So restaurants are out, but what about an informal tearoom if handled discreetly? Or have I totally lost the plot and think it’s ok, when it’s patently obvious to any other sane person that one’s behaviour is skating on the thin ice of acceptability?

Even I have my limits. I definitely draw the line at taking my own food to other people’s houses unless they accept my offer of bringing something to add to the meal. Many hosts decline such offers – more’s the pity for those of us on cholesterol control. The host might enquire about any food allergies but I can hardly email over the list of fat laden foods I have lately taken to avoiding. I certainly would not gladly invite such a person to my table again if I had to obey the rules of low fat cooking on their behalf. I have heard about people surreptitiously removing food off their plates and feeding the hosts’ dog that lies in wait under the table. The reverse – shuffling food out of one’s handbag onto the plate – is probably going to raise a few eyebrows if not menu envy from the other guests. You might find that on leaving the dinner, men in white coats are waiting to take you away.

Poached Salmon with Fennel and Dill

Poached Salmon with Fennel and Dill

I made this dish for lunch when I found a left over salmon fillet looking forlorn in the fridge. It had been baked the night before, but you could just as well bake or poach a salmon fillet for this dish and let it cool. You need to taste the mixture as you make it to decide whether you want more or less of the herbs according to your taste.

For 2 people:

Fillet of salmon poached or baked
1 teaspoon Hellmans light
2 tablespoons cottage cheese
2 tablespoons no fat yoghurt
¼ fennel bulb,very finely chopped
Small bunch chives, finely chopped
A handful of dill, finely chopped
A pinch of salt
Good grinding of black pepper
Squeeze of lemon juice

Flake the salmon fillet and set aside.
Mix the rest of the ingredients together and add the fish. Mix it in gently. Adjust the seasoning to your taste by adding extra herbs, more lemon juice, black pepper or salt,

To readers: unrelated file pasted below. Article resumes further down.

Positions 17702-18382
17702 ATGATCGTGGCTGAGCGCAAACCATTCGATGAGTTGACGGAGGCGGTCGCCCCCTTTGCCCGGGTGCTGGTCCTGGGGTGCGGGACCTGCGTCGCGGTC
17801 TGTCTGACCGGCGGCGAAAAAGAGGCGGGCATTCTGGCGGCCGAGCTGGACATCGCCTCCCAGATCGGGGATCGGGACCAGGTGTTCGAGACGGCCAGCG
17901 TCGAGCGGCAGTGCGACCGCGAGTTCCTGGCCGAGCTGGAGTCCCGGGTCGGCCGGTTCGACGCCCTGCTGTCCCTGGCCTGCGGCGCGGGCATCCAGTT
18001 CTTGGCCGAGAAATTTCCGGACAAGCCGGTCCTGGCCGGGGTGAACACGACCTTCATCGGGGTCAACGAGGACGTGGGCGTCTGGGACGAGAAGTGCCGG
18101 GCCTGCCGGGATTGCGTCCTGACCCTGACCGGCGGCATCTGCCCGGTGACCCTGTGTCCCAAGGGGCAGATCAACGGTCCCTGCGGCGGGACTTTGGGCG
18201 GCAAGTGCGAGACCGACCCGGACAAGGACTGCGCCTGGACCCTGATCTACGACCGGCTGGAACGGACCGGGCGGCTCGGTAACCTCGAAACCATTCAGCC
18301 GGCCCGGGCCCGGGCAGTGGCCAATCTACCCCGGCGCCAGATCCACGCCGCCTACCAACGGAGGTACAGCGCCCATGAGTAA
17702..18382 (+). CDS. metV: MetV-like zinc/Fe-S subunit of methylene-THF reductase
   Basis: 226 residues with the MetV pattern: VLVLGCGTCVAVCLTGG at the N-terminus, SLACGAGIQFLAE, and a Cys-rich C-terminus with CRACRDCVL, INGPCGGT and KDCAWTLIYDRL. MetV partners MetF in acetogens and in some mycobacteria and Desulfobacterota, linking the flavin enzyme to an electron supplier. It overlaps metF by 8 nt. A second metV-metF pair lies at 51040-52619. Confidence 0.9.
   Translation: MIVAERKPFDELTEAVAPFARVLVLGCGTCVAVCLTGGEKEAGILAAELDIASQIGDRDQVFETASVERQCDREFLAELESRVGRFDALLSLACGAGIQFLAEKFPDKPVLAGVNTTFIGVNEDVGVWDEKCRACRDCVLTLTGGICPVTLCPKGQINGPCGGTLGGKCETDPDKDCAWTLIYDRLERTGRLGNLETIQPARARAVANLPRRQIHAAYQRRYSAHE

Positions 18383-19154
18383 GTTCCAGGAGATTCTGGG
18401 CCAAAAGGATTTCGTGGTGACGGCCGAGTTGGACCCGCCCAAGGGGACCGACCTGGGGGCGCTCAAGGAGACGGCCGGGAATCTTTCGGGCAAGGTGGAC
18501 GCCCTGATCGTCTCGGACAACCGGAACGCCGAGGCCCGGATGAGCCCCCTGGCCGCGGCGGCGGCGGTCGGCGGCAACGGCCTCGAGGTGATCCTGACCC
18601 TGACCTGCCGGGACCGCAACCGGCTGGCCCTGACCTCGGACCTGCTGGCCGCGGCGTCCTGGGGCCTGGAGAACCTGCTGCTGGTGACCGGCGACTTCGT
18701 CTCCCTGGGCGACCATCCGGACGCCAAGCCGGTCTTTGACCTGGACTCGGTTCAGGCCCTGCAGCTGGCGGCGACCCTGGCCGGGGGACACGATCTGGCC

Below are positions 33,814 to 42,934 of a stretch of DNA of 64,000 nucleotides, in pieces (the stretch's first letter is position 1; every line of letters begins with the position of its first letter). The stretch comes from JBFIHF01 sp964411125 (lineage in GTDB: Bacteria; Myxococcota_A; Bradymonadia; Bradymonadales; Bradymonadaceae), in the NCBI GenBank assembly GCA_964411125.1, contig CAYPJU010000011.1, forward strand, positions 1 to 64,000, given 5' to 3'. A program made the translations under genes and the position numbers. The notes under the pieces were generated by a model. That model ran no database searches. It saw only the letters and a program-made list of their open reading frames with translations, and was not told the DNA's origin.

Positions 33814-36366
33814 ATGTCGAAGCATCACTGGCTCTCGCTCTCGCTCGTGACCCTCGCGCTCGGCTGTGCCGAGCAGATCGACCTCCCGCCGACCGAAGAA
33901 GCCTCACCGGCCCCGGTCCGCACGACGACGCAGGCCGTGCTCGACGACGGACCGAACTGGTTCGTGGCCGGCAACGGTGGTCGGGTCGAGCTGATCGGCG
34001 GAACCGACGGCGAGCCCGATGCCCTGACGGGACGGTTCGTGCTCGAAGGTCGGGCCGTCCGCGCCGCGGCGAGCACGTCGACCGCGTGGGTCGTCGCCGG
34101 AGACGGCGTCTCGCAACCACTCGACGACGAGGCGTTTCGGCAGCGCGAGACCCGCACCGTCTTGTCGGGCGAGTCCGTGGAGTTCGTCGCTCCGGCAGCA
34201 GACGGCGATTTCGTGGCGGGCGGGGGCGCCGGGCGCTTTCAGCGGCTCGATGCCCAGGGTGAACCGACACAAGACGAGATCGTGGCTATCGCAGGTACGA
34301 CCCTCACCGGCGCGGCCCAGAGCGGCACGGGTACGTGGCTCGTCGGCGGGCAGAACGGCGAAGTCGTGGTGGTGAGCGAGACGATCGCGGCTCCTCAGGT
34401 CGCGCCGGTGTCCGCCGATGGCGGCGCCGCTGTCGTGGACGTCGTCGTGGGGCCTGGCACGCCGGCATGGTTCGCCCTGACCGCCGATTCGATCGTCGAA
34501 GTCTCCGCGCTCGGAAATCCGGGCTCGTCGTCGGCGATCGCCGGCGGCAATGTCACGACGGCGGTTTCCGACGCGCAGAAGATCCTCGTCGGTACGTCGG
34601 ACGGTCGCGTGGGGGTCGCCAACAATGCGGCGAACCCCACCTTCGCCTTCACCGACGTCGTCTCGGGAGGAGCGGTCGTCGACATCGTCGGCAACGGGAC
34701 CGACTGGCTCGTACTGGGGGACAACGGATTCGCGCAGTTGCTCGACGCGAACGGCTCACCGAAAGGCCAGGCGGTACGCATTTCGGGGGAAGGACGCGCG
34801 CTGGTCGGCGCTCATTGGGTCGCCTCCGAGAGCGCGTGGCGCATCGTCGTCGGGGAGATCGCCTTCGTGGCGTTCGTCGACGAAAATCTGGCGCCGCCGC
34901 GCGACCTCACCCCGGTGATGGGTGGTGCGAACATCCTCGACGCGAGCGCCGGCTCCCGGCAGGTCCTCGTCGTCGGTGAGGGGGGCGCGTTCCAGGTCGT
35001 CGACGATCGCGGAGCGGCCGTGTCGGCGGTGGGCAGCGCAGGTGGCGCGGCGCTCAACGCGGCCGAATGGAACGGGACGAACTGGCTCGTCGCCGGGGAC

Serve with a rocket salad with a drizzle of extra virgin olive oil and balsamic vinegar.
Serve with a dark rye bread which adds just the right note as a contrast with the salmon.

From The Healthy Heart: Day Fifty One

I meet a friend for a walk and we talk about my eating dilemma this week. She gives short shrift to my concerns about whether to indulge or not and tells me that life is far too short to pass up on celebrating fully when opportunities arise. She is right. Why go to the trouble of arranging for the kids to stay over at friends, to take time off work, to book a welcoming hotel with a good restaurant if all I am going to do is pick at the parsley? Surely two days of eating freely won’t undo all the good work I have done over the past seven weeks? I couldn’t agree more.

Yet. And Yet. What then does it actually mean to change one’s lifestyle? If I can eat what I like whenever the opportunity presents itself then what does this change mean? I have always thought it meant changing the way one thinks about food. I have done that aeons ago. I eat my 5-a-day as a matter of course, I generally cook healthy, grain based meals. I don’t eat much meat and never buy ready meals, nor much by way of processed foods. I would have thought that was enough of a lifestyle adjustment. And yet my cholesterol is raised and more change is called for. I assume that this change is supposed to be long term. Permanent. Does that mean I have to follow this path every day for the rest of my life? Common sense tells me ‘no’ – that way lies fanaticism. Where then is the balance? Is it ok to have a balance or must the scale be weighted in the direction of doing the right thing most of the time. This is what I am thinking today. I should strive to eat like I am currently for as much of the time as possible. Then I can decide which events warrant breaking free of rules and regulations. All sounds good in theory, everything in moderation and all that. But I know so well from far too much past experience, that once on the slippery slope I go downhill fast.

So many people find themselves in this situation – eating sensibly, usually to lose weight, achieving their goal often based around a particular event they want to look their best for. No sooner is it over than the pounds start to pile back on. We all know that diets don’t work. Research has been done on the small minority who manage to keep their weight down over time. I wonder whether such research has been done on how well people manage who have to adjust their diets due to cholesterol or diabetes or such like? It should be easier to keep motivated when your long-term health is at risk rather than one’s vanity. I know from experience that this is not so. If it was I wouldn’t be on this programme at all. I would have kept my cholesterol low from the last time I got it down to 4.4. That took three months to achieve but how long to undo? Like the dieter who puts on more weight than they had before they started their diet, I find that my cholesterol just gets higher each time. A yo-yo approach can’t be the way forward. Lifestyle change – what an easy two words to string together. So hard to work out what it involves.